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Amazon’s first health wearable is no Fitbit or Apple Watch clone

Rather than trying to be a smartphone for your wrist, the $99 Halo is a sleek companion to an app that measures your body fat and gauges your tone of voice.

Amazon’s first health wearable is no Fitbit or Apple Watch clone
[Image: Courtesy of Amazon]

Amazon is launching Halo, a minimalist $99 health wearable and app aimed at helping people stay healthy. Executives who worked on the project say that the offering is more about the app and its various features than the wearable itself.

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Customers can preorder the Halo band for $65, which includes six months of access to the app. After the first six months, customers will have to pay $4 a month to continue using the app. Once it ships in a few weeks, Halo will be $99, also with the $4/month fee. The app and the band work with both iPhones and Android devices.

Though that pricing puts the Halo in competition with Fitbit’s fitness trackers, Amazon—which has also purchased online pharmacy PillPack, developed both virtual and in-clinic employee health centers, and sought out HIPPA compliance for its Alexa voice assistant—is taking a different approach to health than its competitors in wearables. For one thing, the company thinks Halo’s real value is in the app. Data tracking is divided into four sections, Activity, Body, Sleep, and Tone. The app also offers Labs, a series of health challenges designed by a range of professionals and expert organizations. While Activity and Sleep offer standard health-tracking capabilities, Body, Tone, and Labs represent Halo’s distinguishing features.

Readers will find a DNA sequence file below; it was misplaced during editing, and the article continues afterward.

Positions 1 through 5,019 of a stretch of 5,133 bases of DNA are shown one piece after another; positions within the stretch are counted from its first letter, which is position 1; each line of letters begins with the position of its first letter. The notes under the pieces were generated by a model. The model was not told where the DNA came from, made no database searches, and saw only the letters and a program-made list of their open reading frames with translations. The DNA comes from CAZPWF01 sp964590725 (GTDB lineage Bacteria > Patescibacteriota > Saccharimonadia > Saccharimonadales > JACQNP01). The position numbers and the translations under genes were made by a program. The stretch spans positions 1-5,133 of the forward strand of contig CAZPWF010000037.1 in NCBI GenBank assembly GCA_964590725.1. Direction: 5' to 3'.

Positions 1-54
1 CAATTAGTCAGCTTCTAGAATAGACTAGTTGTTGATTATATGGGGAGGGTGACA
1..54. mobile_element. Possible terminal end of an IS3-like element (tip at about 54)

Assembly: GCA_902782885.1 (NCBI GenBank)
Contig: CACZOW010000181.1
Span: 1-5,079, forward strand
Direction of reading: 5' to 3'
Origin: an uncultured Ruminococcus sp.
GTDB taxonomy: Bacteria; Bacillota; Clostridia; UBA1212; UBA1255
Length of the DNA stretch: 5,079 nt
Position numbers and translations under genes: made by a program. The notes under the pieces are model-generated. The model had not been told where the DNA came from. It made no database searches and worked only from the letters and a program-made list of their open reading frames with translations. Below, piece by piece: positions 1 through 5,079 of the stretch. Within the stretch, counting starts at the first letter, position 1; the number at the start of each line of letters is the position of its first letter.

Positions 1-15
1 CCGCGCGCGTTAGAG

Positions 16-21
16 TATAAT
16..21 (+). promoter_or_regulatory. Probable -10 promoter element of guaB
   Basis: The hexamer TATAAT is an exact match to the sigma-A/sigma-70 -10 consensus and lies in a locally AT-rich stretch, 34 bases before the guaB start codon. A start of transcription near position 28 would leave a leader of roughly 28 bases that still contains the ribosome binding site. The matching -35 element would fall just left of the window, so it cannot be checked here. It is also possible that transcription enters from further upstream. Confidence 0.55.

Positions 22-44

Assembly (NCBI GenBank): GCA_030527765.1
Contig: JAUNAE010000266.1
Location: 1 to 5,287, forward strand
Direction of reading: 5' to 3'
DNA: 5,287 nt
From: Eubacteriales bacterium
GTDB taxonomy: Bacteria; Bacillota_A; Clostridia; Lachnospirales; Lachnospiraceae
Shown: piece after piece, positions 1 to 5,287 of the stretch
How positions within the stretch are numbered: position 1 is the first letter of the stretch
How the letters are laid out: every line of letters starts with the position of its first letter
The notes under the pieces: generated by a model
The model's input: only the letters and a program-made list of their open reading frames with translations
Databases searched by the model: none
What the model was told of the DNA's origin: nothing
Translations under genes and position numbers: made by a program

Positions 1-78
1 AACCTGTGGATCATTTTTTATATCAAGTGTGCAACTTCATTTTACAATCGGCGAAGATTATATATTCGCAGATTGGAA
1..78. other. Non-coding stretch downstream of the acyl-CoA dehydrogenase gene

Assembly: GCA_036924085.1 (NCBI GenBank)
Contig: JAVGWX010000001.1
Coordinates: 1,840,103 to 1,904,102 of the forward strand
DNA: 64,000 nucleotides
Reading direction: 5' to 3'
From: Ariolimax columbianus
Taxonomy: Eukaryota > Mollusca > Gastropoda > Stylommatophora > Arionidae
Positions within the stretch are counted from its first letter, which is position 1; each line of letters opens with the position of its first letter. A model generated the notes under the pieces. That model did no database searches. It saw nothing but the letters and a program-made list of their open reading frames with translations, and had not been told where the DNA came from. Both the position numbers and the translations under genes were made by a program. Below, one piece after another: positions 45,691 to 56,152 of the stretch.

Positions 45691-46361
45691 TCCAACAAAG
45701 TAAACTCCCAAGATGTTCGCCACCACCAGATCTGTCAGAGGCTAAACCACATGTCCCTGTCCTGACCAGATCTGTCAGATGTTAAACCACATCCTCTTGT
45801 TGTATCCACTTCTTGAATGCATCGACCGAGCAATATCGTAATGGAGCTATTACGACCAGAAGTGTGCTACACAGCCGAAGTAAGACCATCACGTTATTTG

[Image: Courtesy of Amazon]

The basics

The Halo tracker is extremely simple: just a piece of water-resistant fabric and a small sensor laden bit of hardware that lays against the wrist. There’s no display, notifications, clock, or other features that have become standard fare on even basic fitness trackers from other companies. (Like other wrist wearables, it does offer band options in several colors and materials.)

Halo tracks movement, heart rate, skin temperature, and the tone of a person’s voice. Notably, it doesn’t track heart rate variability. Both the Apple Watch and Fitbit’s devices have added heart rate variability in recent versions of their wearables, seemingly as a test of their ability as a diagnostic tool.

Amazon’s tracker captures steps, duration and intensity of activity, as well as sedentary time to generate an activity score. While any activity will raise your score, you’ll be awarded more points for running as opposed to walking. The band can detect the difference between walking and running, and you can manually mark if you swim, cycle, or perform some other form of exercise. Sedentary time can negatively impact your score if you sit for more than eight hours.

The app also measures activity on a weekly rather than daily basis. “It’s more aligned with the [CDC] guideline recommendations, which clearly state that people should get 150 minutes of moderate exercise on a weekly basis at a minimum,” says Dr. Maulik Majmudar, a cardiologist and Amazon’s chief medical officer. Before joining Amazon in 2018, he practiced at Massachusetts General Hospital.

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Halo tracks sleep too. Like the Apple Watch, Fitbits, and the Oura Ring, Halo identifies sleep duration and how long you linger in light sleep, REM sleep, and deep sleep. It also measures and monitors skin temperature at the wrist, to see if how this changes over the course of the night correlates to your sleep quality. Skin temperature is not the same as internal temperature, so it would not be a sound way to determine if someone has a fever, for example.